• The option -d & # 39; & # 39; (separator) instructs cut to return a sequence of characters delimited by a space.
    • -f1 The option tells cut to return the first section of the string that does not contain the delimiter. In other words, the first part of the sentence up to the first space.
    • The inverse first word is passed to rev reversing the string so that the original order is restored.

    We extracted the first word of the reverse string and truncated the last word of the original string. The last word of the sentence was "word" and was printed out for us.

    Cropping content from files

    Let's say we have a file with a list of filenames and the filenames are in quotation marks. We want to remove the quotation marks from the file names.

    Let's look at the file:

      less filelist.txt 

    The content of the file will be less for us .

     Contents of the filename.txt file in less in a terminal window. [19659004] With the following command we can remove the punctuation at both ends of each line. This command uses both rev and cut twice.

      rev filelist.txt | cut -c 2- | rev | Section -c 2- 

    The file names are listed for us without quotation marks.

     Filenames without quotation marks in a terminal window.

    The command is split as follows: [19659022] rev reverses the lines in the file and forwards them to cut .

  • The option -c (character) instructs cut to return a string from each line.
  • The option 2- instructs cut to return the range of characters from two characters to the end of each line.
  • The Inverted Strings Without the first characters, the strings are renumbered .
  • rev. so that they appear in the original order again. They are conducted a second time in cut .
  • The option -c (character) instructs cut to return a sequence of characters from each string.
  • The option 2- instructs cut to return the range of characters from two characters to the end of each line. This jumps over the leading quotation mark, which is the first character in each line.

Much Piping

Here is a command that returns a sorted list of all file extensions in the current directory. There are five different Linux commands used.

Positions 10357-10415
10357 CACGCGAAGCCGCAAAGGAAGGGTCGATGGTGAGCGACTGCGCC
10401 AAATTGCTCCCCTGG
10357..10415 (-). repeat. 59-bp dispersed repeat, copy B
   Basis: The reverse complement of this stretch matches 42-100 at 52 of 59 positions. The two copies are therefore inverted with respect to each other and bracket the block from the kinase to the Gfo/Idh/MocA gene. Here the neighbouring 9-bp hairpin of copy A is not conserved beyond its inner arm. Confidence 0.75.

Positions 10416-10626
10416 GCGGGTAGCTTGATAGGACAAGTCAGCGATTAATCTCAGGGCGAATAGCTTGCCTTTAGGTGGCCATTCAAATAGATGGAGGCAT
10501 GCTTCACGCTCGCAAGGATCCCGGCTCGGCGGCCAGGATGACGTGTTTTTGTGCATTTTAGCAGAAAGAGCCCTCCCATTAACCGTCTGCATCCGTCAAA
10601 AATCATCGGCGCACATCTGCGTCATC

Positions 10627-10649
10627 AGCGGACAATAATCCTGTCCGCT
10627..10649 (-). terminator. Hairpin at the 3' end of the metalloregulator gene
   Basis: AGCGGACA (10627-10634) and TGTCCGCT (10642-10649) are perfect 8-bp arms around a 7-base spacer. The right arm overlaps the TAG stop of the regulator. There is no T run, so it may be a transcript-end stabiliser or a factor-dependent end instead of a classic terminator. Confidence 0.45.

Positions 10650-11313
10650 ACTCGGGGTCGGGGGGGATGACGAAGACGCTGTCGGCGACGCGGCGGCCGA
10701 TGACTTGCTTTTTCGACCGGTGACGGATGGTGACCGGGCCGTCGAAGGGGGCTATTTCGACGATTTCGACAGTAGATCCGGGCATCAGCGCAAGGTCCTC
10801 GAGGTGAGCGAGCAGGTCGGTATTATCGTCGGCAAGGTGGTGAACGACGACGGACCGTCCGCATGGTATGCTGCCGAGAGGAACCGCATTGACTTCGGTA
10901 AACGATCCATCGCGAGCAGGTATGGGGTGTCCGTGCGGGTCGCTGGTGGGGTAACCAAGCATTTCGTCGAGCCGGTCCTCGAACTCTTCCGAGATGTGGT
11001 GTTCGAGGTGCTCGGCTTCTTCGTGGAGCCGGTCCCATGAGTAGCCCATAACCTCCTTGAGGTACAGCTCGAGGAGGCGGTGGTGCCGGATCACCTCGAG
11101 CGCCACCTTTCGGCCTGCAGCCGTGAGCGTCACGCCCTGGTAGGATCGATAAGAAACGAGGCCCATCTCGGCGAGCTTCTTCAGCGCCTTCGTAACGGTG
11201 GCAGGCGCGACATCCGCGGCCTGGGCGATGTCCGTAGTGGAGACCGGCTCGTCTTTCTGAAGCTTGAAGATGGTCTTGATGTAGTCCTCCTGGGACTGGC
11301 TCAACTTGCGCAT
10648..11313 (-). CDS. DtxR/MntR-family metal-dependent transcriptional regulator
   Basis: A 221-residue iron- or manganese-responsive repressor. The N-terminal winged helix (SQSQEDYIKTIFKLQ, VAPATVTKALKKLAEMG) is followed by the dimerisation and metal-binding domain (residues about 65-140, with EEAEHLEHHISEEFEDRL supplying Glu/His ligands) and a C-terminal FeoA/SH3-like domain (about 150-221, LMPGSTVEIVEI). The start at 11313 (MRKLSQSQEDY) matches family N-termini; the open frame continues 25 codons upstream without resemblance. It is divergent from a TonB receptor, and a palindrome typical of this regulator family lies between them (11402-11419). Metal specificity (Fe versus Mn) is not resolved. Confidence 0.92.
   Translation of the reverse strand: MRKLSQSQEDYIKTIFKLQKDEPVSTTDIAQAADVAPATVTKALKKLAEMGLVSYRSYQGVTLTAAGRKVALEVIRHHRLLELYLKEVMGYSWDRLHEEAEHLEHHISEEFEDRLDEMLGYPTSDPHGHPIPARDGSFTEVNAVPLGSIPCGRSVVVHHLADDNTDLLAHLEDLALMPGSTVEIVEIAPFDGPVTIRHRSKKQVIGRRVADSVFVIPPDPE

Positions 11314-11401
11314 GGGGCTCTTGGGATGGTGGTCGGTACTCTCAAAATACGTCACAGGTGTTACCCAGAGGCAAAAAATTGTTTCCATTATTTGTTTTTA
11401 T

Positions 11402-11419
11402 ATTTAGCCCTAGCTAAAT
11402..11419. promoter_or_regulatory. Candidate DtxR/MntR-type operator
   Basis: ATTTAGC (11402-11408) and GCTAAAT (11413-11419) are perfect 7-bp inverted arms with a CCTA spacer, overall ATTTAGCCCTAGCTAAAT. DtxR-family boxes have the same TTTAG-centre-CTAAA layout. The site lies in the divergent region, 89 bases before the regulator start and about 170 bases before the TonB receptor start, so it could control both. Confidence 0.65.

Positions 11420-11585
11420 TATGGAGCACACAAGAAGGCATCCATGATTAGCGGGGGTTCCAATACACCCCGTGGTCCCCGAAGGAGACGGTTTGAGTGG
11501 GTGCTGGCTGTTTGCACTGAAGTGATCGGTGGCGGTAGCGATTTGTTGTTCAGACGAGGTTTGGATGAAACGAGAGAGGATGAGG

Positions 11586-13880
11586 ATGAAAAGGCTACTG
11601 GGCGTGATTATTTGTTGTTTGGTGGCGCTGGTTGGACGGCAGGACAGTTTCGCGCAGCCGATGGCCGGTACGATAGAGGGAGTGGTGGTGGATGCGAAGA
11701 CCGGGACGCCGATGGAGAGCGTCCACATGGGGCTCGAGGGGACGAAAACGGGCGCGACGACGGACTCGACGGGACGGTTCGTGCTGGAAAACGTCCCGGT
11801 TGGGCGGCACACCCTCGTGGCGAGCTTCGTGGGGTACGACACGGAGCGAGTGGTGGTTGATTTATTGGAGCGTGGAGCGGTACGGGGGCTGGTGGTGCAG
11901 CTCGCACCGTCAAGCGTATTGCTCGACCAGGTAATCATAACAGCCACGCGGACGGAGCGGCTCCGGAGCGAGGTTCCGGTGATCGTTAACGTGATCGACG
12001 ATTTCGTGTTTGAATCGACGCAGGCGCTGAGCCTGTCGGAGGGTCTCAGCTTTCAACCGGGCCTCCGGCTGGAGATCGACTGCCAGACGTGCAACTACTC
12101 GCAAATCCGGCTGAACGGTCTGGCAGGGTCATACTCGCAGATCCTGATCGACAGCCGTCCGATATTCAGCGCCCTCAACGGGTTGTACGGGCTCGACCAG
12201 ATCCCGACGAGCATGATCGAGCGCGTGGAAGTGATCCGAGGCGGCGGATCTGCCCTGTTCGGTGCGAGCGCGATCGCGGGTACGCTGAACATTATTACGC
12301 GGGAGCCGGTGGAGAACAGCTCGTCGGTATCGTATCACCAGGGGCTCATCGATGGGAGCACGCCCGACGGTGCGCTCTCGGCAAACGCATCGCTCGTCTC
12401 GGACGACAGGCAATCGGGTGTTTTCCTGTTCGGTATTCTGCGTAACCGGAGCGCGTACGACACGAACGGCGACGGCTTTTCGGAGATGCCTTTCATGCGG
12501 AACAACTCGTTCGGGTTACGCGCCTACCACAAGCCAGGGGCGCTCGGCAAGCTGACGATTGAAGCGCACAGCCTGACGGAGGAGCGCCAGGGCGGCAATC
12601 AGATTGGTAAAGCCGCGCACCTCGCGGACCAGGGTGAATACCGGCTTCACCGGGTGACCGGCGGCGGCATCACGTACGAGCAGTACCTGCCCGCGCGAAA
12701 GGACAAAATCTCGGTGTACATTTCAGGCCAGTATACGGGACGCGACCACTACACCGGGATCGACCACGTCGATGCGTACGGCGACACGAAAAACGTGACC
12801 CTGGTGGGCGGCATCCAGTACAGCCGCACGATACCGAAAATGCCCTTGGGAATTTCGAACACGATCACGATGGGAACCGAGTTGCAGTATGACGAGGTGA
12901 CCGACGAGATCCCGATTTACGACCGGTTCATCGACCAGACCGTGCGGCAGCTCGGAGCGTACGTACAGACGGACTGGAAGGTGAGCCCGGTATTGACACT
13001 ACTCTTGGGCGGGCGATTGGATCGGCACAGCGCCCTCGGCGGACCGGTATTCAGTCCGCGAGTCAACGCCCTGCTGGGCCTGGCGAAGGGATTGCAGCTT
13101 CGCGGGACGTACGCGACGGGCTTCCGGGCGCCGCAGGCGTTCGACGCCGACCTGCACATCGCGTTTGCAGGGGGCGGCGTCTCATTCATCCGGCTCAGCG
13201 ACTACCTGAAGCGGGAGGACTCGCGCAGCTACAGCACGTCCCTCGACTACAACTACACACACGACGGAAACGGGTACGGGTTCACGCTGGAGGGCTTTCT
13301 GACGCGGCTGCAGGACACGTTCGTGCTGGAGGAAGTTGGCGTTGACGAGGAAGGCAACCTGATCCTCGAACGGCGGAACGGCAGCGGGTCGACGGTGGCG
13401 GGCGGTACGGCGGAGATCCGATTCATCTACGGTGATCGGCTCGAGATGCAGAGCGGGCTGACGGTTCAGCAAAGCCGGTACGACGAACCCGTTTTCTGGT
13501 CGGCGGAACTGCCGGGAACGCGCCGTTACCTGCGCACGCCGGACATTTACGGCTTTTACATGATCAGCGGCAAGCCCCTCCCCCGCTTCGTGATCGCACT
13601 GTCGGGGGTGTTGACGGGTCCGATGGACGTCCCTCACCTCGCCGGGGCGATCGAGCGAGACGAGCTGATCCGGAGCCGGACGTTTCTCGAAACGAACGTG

ls | rev | cut -d & # 39;. & # 39; -f1 | rev | sort | uniq 

The process is straightforward:

  • ls lists the files in the current directory. These are forwarded in rev .
  • rev reverses the filenames and forwards them to cut .
  • cut returns the first part of each filename as far as a delimiter. The -d & # 39; & # 39;. assigns cut the dot "." To use as a limiter. The portion of the reversed filenames to the first dot are the file extensions. These are forwarded in rev .
  • rev returns the file extensions to their original order. They are forwarded to sort .
  • sort sorts the file extensions and forwards the results to uniq .
  • uniq returns a single listing of the unique file extension for each type. If there is no file extension (for example, for the Makefile and the Help and gc_help directories), the entire file name is listed.

Finally, add the character -c (count) command-line option for the uniq command.

  ls | rev | cut -d & # 39;. & # 39; -f1 | rev | sort | uniq -c 

We now get a sorted list of the different file types in the current directory with a number of each.

That's a pretty clever one-liners!

drawroF og ot drawkcaB gnioG [19659008] Sometimes you have to go back to go forward. And usually, as part of a team, you move forward the fastest.

Add rev to your repertoire of forwarding commands, and you'll soon be using it to simplify otherwise complicated command sequences.